Progressive myopia is nearsightedness that worsens year after year. If myopia progresses enough, it can result in high myopia, a severe degree of nearsightedness that increases the risk of developing several serious eye conditions.
The progression of myopia usually occurs during childhood and adolescence, but it can also continue into early adulthood. Progressive nearsightedness is often caused when an eyeball shape gets longer (from front to back) over time.
It isn’t fully understood why some nearsighted individuals develop progressive myopia and others do not. However, we do know that children with a severely nearsighted parent (or parents) have a higher risk of developing the condition.
Progressive myopia is a growing problem. In 2015, the World Health Organization estimated that 2.8% of the population suffered from high myopia. By 2050, they believe that figure will rise to 10% — nearly quadrupling in only 35 years.
All refractive errors of the eye, including myopia, are measured in diopters (D). Diopters are used to measure the corrective power of prescription eyeglasses and contact lenses.
High myopia usually is defined as a nearsightedness measurement of -6.00 D or greater. By comparison, mild myopia usually falls between -0.25 D and -3.00 D.
SEE RELATED: Bilateral myopia
People with progressive myopia are at a higher risk of developing certain eye conditions associated with the elongation of the eye and stretching of the retina — the thin layer of tissue in the back of the eye that “collects” light.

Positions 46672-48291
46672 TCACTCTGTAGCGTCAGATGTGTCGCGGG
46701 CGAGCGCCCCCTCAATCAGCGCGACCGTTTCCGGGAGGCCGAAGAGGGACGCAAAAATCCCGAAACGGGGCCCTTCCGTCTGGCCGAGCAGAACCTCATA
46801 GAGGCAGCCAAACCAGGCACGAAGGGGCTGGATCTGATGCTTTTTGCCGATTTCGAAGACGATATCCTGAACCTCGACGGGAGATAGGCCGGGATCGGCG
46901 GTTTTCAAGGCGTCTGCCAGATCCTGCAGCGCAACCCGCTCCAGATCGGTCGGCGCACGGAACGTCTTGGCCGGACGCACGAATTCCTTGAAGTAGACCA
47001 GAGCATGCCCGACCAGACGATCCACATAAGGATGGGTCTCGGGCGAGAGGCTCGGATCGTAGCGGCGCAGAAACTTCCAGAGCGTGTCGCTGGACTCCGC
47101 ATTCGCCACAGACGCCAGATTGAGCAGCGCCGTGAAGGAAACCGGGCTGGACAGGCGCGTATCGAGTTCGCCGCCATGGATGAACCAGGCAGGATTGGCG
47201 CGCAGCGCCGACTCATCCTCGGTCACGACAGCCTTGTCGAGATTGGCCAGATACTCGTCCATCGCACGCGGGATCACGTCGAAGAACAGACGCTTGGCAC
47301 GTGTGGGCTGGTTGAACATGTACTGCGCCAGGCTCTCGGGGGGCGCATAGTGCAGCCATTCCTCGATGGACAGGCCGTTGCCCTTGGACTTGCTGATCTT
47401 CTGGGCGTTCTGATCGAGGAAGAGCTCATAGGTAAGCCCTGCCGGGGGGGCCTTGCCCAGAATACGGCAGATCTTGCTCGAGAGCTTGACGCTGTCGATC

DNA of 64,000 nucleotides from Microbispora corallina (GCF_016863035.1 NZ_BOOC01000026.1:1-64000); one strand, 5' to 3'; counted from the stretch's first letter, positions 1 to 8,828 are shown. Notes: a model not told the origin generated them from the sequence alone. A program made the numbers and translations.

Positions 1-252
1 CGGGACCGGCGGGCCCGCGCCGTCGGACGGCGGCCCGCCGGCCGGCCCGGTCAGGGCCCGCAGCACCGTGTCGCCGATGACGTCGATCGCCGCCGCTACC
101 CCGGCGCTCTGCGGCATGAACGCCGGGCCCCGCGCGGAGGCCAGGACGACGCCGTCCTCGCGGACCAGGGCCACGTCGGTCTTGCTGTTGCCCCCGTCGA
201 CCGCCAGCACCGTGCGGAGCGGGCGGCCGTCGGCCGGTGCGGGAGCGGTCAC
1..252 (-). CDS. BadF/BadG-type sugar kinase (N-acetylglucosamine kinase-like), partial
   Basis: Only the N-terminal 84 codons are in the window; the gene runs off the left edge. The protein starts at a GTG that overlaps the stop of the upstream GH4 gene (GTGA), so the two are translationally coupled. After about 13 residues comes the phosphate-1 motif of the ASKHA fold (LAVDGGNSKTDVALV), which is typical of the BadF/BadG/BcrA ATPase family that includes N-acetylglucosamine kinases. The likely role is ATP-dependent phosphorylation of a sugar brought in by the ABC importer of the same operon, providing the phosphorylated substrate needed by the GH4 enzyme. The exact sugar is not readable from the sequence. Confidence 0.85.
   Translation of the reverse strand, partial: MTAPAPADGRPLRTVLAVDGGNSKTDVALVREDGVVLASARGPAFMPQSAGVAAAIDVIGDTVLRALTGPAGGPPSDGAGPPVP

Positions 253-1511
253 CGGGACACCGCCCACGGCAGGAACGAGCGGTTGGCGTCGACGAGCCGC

If these conditions develop and are left untreated, they can threaten part or all of your vision.
People with progressive myopia have a higher chance of developing:
People with progressive myopia are about five to six times more likely to suffer a retinal detachment, according to a study in the Community Eye Health Journal. This is because elongation of the eye causes stretching and thinning of the retina, which can result in rips in the peripheral retina and detachment of retinal tissue from the underlying layers of the eye’s interior.
Progressive myopia can increase a person’s risk of developing myopic macular degeneration. Like retinal detachment, myopic macular degeneration also happens as a result of retinal stretching and thinning. This form of macular degeneration affects how well you can see objects and colors in the center portion of your vision.
Characterized by elevated pressure in the eye, glaucoma causes damage to the optic nerves, the pathways between the eyes and the brain. Unfortunately, noticeable symptoms such as blurred vision, headaches, halos around lights, difficulty seeing in the dark and loss of peripheral vision don’t occur until the condition is advanced.
People with progressive and high myopia have a greater risk of developing cataracts than those who don’t. When cataracts do develop, they tend to occur earlier in life among those with high myopia. Symptoms include blurred vision, hazy vision, halos around lights, increased glare and reduced vibrancy of colors.
SEE RELATED: Is your child at risk for myopia?
Myopia control treatments are prescribed to slow or stop the timeline of progressive myopia. Options include:
Myopia control glasses
Other specially designed contact lenses
Atropine eye drops
If you think your child’s nearsightedness is getting worse, schedule an eye exam with an eye doctor to discuss any available myopia control options.
READ MORE: Can nearsightedness be cured?
Page updated January 2021